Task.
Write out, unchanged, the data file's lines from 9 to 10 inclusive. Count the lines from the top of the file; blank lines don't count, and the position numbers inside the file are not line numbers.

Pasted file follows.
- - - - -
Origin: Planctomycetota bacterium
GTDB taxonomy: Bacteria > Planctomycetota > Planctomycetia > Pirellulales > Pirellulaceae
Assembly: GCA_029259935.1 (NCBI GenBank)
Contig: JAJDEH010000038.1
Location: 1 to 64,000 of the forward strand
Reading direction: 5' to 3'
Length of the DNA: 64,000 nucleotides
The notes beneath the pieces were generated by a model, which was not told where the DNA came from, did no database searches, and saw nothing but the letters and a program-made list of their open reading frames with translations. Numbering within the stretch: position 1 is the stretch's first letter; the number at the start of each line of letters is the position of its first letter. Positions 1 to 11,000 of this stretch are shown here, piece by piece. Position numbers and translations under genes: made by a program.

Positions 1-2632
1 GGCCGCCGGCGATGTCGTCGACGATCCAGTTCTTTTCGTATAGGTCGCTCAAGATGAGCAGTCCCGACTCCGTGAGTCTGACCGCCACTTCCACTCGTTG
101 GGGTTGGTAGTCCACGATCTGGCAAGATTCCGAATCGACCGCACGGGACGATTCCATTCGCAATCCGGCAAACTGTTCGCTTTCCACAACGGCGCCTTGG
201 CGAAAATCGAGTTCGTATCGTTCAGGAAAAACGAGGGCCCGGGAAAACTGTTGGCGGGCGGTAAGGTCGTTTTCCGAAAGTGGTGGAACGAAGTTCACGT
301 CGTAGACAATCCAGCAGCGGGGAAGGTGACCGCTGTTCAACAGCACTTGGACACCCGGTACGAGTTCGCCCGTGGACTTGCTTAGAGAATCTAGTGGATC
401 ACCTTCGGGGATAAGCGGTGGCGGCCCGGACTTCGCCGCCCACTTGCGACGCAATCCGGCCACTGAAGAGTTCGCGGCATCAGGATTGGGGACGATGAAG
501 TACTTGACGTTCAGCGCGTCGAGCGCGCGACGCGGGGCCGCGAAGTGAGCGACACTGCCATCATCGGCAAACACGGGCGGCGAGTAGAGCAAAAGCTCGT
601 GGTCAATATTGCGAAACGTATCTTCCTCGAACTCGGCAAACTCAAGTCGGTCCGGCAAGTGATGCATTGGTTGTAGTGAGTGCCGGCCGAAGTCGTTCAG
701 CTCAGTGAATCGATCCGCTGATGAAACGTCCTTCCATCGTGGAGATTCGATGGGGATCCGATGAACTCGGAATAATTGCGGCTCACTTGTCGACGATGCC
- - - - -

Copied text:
Positions 1-2632
1 GGCCGCCGGCGATGTCGTCGACGATCCAGTTCTTTTCGTATAGGTCGCTCAAGATGAGCAGTCCCGACTCCGTGAGTCTGACCGCCACTTCCACTCGTTG